Jean-Dominique Bauby survived a devastating stroke but spent the remainder of his life in hospital with locked-in syndrome. Before the stroke, he had been the editor of French Elle. After the stroke, he was paralysed, with the exception that he could swivel his head ninety degrees and blink his left eyelid. He used his eyelid to dictate his book one letter at a time: Claude Mendibil, a specialist nurse, would point to letters on a screen and Bauby would blink once for yes, twice for no. Bauby describes the deadweight of his condition with little self-pity, and he shows how his extraordinary mind takes flight like a butterfly and provides him with respite. And sometimes, even, joy.

My favourite chapter so far is about the Empress Eugenie, the hospital's patroness. In his mind, he befriends her, follows her, is even caressed by her: "I followed her hat with its yellow ribbons, her silk parasol, and the scent of her passage, imbued with the eau de Cologne of the court perfumer...She ran her fingers through my hair and said gently, 'There there, my child, you must be very patient,' in a Spanish accent very like the neurologist's." I love how he mingles his fantasy with reality: the voice of his doctor invades his flights of fancy and brings him back to the unequivocal truth. 

He catches sight of himself in the middle of a reverie with Eugenie one day: "Reflected in the glass I saw the head of a man who seemed to have emerged from a vat of formaldehyde. His mouth was twisted, his nose damaged, his hair tousled, his gaze full of fear." Instead of weeping inside, the moment is euphoric: "Not only was I exiled, paralysed, mute, half deaf, deprived of all pleasures and reduced to a jellyfish existence, but I was also horrible to behold. There comes a time when the heaping-up of calamities brings an uncontrollable nervous laughter - when, after a final blow from fate, we decide to treat it all as a joke. My jovial cackling at first disconcerted Eugenie, until she herself was infected by mirth. We laughed until we cried."

It is the laughter that is inspiring, this honest humour. This is what I need to hold on to in my writing. What on earth am I afraid of when I look at the blank page, the white screen, the dark cave of memory? How ridiculous to worry about what to write when the extraordinary Bauby managed to write a beautiful book by blinking an eye; when a mother of two young boys is learning to walk and talk again; when the heroes we fundraise for have terrible injuries to live with and struggle to cope with the aftermath of bloody conflict. Writer's block just seems stupid. I will keep The Diving-Bell and the Butterfly on my desk and remember Bauby when I'm stuck in the quagmire of my own woes. I will conjure up my own butterflies and take refuge in the imagination. Honestly, what a book! I urge you to read it.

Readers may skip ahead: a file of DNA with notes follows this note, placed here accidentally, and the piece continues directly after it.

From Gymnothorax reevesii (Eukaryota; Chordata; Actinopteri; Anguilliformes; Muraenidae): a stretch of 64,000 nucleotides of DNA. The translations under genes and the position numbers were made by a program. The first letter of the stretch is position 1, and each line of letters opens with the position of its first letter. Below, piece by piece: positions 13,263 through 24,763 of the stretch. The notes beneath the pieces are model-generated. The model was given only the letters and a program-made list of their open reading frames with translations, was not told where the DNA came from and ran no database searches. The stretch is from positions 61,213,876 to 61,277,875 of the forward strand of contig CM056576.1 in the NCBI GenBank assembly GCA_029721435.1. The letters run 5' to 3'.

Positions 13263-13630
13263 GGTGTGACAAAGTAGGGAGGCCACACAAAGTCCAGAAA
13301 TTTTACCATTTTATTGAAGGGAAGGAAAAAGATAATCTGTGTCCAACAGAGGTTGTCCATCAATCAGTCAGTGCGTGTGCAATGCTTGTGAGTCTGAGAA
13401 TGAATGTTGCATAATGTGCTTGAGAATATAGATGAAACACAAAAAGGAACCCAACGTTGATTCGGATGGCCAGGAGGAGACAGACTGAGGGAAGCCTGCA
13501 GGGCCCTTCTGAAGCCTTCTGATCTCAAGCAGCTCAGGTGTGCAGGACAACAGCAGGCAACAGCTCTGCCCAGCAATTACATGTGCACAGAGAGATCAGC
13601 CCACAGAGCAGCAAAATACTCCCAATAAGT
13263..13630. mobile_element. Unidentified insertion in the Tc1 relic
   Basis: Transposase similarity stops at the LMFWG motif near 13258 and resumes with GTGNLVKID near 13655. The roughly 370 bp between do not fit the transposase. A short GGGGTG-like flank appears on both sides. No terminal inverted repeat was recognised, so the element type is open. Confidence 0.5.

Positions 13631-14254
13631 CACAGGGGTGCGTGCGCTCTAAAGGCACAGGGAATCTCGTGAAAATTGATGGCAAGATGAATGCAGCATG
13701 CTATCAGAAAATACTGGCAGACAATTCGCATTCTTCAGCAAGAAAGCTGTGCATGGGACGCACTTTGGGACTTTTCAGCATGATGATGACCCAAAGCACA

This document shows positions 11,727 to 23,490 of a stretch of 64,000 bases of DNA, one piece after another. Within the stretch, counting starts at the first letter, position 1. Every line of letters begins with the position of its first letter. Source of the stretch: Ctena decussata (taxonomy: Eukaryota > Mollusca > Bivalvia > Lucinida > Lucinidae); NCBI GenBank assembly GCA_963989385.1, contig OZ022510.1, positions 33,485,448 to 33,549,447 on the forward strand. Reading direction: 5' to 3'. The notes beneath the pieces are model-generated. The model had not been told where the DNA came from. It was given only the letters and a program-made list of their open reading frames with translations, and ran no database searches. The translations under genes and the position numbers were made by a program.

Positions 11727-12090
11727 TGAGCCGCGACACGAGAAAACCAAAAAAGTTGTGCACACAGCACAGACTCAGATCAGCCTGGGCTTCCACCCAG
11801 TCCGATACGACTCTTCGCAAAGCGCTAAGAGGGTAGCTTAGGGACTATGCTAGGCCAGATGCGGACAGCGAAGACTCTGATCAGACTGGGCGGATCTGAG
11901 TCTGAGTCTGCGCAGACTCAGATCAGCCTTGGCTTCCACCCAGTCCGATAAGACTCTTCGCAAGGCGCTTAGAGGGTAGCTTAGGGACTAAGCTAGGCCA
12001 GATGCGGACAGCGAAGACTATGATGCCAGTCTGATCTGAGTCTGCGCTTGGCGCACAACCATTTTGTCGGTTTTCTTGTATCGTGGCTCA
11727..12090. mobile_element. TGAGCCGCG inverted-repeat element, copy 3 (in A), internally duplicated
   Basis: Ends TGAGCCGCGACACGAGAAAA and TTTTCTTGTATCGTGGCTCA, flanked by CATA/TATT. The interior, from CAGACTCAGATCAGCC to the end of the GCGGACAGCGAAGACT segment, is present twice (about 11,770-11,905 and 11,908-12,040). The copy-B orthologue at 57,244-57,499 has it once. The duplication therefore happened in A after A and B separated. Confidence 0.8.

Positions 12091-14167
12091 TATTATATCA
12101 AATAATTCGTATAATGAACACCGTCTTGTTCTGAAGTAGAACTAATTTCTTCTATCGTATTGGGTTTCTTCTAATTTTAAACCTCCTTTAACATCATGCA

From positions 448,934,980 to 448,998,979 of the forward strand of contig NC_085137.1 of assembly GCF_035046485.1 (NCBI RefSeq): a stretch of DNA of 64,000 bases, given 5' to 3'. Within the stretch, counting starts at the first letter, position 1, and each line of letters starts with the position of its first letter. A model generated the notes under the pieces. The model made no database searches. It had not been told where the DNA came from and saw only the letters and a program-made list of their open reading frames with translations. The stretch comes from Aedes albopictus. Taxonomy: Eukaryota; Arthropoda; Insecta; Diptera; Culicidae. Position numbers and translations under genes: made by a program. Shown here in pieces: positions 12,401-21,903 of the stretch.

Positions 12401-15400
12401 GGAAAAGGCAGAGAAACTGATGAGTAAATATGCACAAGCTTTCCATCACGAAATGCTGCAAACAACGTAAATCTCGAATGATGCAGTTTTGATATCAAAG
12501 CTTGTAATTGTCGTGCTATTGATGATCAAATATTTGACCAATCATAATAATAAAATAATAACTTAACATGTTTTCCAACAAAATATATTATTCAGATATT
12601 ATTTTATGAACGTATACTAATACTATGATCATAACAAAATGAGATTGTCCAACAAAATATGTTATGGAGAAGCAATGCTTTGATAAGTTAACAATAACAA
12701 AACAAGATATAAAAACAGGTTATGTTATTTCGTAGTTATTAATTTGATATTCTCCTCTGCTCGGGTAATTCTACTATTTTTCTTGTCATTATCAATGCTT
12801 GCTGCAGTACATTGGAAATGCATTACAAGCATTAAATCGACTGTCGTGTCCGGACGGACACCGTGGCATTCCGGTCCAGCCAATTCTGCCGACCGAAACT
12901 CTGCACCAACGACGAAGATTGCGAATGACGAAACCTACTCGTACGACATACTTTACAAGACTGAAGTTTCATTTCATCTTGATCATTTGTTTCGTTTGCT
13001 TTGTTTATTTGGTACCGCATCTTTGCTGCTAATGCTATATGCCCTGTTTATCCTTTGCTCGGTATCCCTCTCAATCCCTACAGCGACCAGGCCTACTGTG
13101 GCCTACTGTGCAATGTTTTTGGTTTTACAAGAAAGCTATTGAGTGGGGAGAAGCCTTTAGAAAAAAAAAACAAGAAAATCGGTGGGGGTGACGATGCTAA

Monday, 11 June 2012

How to find the juicy red wort

A quick note to tell you that I searched online for images of St. John's wort, or hypericum perforatum, so that I can recognise the plant in the woods. Most of the pictures I found showed bright yellow flowers, not red. I wondered where the "juicy red" reference in the fifteenth-century poem (see post below) came from. Another quick google, and it appears St. John's wort flowers have red buds and seed-heads. When crushed, the flowers leave blood-red "juice" behind. Just in case you want to make a magic necklace of your own, like I do, to rub all over your lintel for luck.

St. John's wort: works like a charm?

Slightly weird, but nice: my doctor just congratulated me for deciding to wean myself off anti-depressants in favour of an experiment with St. John's wort. I don't disagree that I need a little help to stay on an even keel; I just would rather it was herbal than chemical, natural rather than man-made. It's the fear of carcinogenesis, that I might be creating or feeding cancer, that has driven the decision. Being diagnosed with early breast cancer has made me think about everything I ingest, put on my skin and use around the house. Quite honestly, it can drive you nuts. I try and be balanced about it. I've never had a problem with taking my prozac because I believe it saved my life: when my daughter died in 2001, I really didn't think I'd be able to keep going. I'm in a good place now though, and so I'm going to give the traditional remedy a try. I love the history and the magic associated with St. John's Wort; that in itself is enough to buoy the mood. I found this poem about St. John's wort online: it apparently comes from a manuscript dating from 1400.